What Is Mental Telepathy?
Telepathy is defined as "communication through means
other than the senses," so add the "mental," and
you have the concept of minds directly sending and receiving
information without the senses. This might be by using something
like radio waves, "thought waves," or whatever the
various theories claim.
A True Story
When we were children, my mother and father left one day,
to visit relatives in another city an hour or two away. They
went to play bingo at a church. My brother Andy, meanwhile, was
thrown to the ground by a bully, and his collar bone was broken.
Around that same moment, my mother stood up in the middle of
the game, and announced to my father, "Andy has been hurt!"
They immediately left and stared driving home.
Mental telepathy? It certainly seemed like it at the time,
but is there another explanation? Possibly, but more on that
in a moment.
Evidence for Telepathy
If we review the evidence for mental telepathy, it should
take about a minute, because there isn't much evidence. However,
if we review what passes as evidence, we find a common pattern.
The tests that "prove" this phenomenon are usually
done in some way that is very flawed.
Some "researchers" in ESP (extrasensory perception)
and related areas have less of an interest in finding the truth
than in proving that these things are real (in my opinion). This
affects their experiments. Often it isn't a matter of dishonest
intentions, but due to unconscious factors. The most common procedural
error made in this type of research is that of "selecting"
If you guess what suit a playing card is, you would - by the
odds - be right about 25% of the time, because there are 4 suits
to choose from. Suppose a "sender" concentrates on
the card while you guess. Suppose you try this in 10 trials of
20 cards each, and repeat this with 30 subjects, for a total
of 300 trials. Even without telepathy, test subjects will do
better than the odds dictate in some trials, and worse in others,
This is entirely normal. For example, a coin flipped many
times doesn't alternate systematically between heads and tails,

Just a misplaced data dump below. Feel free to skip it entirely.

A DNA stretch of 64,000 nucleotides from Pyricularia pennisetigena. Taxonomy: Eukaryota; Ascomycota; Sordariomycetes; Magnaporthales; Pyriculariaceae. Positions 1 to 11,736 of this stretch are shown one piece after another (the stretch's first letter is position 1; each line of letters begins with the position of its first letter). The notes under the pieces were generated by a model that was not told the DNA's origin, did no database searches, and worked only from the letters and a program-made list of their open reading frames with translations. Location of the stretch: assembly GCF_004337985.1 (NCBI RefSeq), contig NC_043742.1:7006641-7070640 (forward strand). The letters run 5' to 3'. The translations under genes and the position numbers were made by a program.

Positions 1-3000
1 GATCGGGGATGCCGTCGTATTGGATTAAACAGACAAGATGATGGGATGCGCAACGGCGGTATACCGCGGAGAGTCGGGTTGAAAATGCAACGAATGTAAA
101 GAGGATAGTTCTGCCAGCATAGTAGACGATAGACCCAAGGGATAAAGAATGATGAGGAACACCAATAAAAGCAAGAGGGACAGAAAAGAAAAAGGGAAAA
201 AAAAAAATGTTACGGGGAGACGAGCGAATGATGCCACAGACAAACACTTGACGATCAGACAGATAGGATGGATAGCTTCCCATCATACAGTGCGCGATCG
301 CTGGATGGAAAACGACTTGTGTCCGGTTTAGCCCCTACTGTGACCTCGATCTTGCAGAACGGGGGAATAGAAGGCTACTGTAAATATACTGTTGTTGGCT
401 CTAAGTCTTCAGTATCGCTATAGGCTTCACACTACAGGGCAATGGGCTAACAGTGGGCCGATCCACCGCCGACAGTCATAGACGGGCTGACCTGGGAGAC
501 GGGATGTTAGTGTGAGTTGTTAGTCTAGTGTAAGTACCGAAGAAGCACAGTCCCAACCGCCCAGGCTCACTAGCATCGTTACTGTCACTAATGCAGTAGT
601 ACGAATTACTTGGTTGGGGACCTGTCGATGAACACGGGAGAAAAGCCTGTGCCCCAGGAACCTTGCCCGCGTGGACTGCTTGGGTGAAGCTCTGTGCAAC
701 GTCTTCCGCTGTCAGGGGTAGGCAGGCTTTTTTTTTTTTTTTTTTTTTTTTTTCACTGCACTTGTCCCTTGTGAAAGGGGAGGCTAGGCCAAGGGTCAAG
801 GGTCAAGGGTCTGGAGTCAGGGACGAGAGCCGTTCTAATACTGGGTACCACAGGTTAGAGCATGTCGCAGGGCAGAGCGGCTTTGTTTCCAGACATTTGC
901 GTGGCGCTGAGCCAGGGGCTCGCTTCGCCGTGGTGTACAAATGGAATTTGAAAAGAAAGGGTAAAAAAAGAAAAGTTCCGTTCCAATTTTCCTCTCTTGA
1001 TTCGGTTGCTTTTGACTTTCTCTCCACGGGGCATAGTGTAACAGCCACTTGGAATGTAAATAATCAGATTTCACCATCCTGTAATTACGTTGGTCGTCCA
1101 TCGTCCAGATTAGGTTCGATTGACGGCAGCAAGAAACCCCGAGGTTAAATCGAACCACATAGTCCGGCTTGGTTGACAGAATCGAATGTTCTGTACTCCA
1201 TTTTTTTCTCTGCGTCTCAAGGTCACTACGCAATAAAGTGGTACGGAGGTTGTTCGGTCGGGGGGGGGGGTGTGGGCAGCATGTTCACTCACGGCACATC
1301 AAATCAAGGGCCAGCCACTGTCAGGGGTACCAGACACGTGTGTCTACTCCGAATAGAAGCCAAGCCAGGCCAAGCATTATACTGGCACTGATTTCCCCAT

but flip it enough times, and it will average about 50% heads
and 50% tails. At least it will if you tally all the flips.
On the other hand, if you concentrate your mental powers on heads,
and then don't count 100 of the flips that came up tails, and
you have a test that "proves" you can affect the coin
using the power of your mind alone.
Would real scientists (or those that claim to be) do this?
Sometimes perhaps, but it's usually more subtle. Consider those
card experiments. If a researcher believes strongly in mental
telepathy, he might unconsciously find reasons to exclude non-confirming
trials (the subject wasn't ready, the "sender" wasn't
concentrating). Count trials with the results you want, and leave
out "bad" trials, and you make it look like the subjects
are indeed psychic.
Explaining Telepathy - Or Not
Getting back to the story with my mother, here's a scenario:
She knew Andy was having trouble with this bully. Earlier in
the day she was nearby when Andy mentioned he was worried, because
he had to deliver newspapers near the house where this bully
lived. She wasn't listening, but the words registered subconsciously.
Once finally relaxing at the bingo game, her mind processed the
information, and she suddenly "sensed" that her son
was in danger. We can call this mother's intuition - but this
wouldn't be mental telepathy, right?
Is that what happened? No, it is an explanation I just invented
as a possibility. A rational approach is to leave questions open
if there is no good evidence one way or the other. We might hypothesize,
and test those hypothesis, but it makes no sense to accept an
answer before there is good evidence.
That being said, if I could consistently "predict"
what was going on in other places, or other minds, I would use
such a skill. But I've seen little evidence of anyone doing this
consistently, and as far as how they might work if such skills
did exist, it is more useful to leave things unexplained than
to invent causes which we want to be true. Maybe we'll never
have a good explanation of what is called telepathy, but that's
better than having a false understanding.